And Goddard is the sort of customer Nordstrom should cherish.

“I really like what they have in the way of clothing and accessories,” she told me when I asked why she’s held on to her Nordstrom card since 1985.

“That’s why I was really upset when this happened.”

Goddard did precisely what all cardholders should do if notified of a sudden credit-limit reduction: She called the company.

She also responded prudently when the Nordstrom service rep said that to take a closer look, she’d have to inspect Goddard’s credit file.

There are two types of credit inquiries, a “hard pull” and a “soft pull.” A hard pull occurs when you apply for new credit. It can affect your credit score, possibly lowering it by a few points.

A soft pull is typically made during background checks or if a lender wants to inspect your credit file without your permission. Typically, this won’t affect your score.

Goddard was taking no chances. “I said I didn’t want them pulling my file.”

Instead, she contacted me. And I contacted Nordstrom.

Within days, I’m pleased to report, Goddard received a call from a company exec letting her know her credit limit will be raised to $3,000. That’s less than the $5,000 limit she previously enjoyed but considerably better than the $1,000 ceiling the company imposed.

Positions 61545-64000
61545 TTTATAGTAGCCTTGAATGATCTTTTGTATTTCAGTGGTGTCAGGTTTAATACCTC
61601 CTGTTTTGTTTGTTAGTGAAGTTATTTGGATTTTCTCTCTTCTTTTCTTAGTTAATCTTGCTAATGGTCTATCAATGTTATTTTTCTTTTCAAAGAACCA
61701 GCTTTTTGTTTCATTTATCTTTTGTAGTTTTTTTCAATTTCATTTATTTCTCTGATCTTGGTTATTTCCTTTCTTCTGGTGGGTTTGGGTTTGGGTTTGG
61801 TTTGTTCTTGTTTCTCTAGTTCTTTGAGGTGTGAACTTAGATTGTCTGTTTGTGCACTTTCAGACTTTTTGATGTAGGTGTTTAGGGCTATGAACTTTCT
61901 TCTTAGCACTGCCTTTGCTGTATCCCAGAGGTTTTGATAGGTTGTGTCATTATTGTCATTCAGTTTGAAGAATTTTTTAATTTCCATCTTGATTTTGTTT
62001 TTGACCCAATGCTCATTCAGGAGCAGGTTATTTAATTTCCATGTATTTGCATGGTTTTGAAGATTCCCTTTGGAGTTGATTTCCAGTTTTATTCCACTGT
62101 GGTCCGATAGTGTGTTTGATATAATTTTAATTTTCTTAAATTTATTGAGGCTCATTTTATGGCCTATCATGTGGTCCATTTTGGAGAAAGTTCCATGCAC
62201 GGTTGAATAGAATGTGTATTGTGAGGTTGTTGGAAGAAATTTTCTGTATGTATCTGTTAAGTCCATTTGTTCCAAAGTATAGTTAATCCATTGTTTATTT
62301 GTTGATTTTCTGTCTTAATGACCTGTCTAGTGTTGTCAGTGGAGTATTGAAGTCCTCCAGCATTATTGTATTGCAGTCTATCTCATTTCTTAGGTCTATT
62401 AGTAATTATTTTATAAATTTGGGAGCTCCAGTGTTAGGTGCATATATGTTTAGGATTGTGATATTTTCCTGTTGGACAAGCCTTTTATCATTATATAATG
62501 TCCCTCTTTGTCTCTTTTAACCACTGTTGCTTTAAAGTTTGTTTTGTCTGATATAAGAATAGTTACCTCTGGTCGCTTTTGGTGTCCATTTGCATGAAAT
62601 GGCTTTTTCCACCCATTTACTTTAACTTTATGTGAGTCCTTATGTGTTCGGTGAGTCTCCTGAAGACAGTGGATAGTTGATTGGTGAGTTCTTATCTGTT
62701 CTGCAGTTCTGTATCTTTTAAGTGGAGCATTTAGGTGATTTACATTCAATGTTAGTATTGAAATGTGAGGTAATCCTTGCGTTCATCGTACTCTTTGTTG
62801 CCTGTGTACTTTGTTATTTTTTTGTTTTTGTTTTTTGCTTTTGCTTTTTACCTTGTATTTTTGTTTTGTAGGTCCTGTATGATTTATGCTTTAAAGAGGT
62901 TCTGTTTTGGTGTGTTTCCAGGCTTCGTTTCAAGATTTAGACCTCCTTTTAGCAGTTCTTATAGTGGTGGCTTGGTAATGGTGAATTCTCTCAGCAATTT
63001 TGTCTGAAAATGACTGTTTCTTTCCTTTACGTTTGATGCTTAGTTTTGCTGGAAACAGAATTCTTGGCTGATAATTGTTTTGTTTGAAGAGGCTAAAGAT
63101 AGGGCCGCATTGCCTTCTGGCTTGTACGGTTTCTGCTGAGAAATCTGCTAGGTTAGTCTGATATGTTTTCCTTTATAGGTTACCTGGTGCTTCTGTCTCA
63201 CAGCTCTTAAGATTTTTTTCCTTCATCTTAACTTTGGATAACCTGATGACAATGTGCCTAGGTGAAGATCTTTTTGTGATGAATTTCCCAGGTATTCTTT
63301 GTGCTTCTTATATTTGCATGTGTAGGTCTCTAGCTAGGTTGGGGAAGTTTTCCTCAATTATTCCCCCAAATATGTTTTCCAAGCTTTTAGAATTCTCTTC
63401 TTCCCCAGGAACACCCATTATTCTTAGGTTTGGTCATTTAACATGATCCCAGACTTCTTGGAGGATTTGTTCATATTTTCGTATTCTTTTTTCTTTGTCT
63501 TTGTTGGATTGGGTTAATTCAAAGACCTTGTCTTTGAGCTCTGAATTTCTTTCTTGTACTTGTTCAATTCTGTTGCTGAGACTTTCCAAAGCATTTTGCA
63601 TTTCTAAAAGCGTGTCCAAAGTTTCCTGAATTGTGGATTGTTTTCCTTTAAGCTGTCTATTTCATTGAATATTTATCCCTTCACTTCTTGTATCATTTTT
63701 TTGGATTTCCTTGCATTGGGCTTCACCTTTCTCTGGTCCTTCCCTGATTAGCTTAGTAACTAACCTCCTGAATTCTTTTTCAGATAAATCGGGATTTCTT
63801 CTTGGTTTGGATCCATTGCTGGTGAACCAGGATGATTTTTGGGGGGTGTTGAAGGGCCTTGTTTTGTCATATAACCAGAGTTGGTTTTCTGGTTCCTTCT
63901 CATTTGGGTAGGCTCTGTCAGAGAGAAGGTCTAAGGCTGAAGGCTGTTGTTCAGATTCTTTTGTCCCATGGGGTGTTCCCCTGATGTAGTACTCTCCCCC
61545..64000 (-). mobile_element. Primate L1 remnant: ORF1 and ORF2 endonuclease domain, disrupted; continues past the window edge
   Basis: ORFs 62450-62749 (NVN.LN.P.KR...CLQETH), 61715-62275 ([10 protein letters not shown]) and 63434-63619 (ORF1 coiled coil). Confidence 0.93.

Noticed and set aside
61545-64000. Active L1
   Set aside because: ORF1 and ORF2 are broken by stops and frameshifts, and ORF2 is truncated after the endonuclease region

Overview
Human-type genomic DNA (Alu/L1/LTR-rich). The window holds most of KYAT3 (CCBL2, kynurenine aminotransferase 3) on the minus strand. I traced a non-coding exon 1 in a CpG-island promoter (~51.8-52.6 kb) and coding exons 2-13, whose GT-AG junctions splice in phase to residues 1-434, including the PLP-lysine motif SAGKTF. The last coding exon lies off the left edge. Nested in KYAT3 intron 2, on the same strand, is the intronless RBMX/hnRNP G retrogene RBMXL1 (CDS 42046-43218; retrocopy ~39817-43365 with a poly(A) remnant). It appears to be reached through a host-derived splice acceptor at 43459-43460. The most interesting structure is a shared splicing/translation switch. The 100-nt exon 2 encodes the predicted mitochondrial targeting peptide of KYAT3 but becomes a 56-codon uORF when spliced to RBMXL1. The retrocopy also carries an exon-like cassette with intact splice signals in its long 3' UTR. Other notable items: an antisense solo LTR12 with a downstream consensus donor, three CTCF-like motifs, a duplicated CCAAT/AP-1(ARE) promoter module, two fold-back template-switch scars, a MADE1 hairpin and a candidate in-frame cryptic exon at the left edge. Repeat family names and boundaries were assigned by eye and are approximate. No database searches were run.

“Lowering credit limits is a fairly standard practice for any credit card issuer,” Nordstrom told me in a statement.

“We regularly review accounts, which may result in some accounts being identified as eligible for a credit line decrease. We consider a number of factors in that process, including a customer’s purchase history over a period of time.”

I replied that in raising Goddard’s limit to $3,000, wasn’t Nordstrom admitting it went too far in dropping it to $1,000? The company had no answer.

But Goddard said the Nordstrom exec who called her “apologized for what happened and acknowledged that the matter hadn’t been handled well.”

The exec also confirmed that no hard pull was made on her credit file in raising the limit, and agreed to put that in writing.

“I’m very, very pleased,” Goddard told me.

I conveyed to her that Nordstrom is expecting a huge increase in sales this year. Will she be contributing to that?

“Sure!” Goddard replied without hesitation. “I’m not an extravagant person, but I do like nice things.”

As do many others. Which is why retailers should think twice before pushing customers around.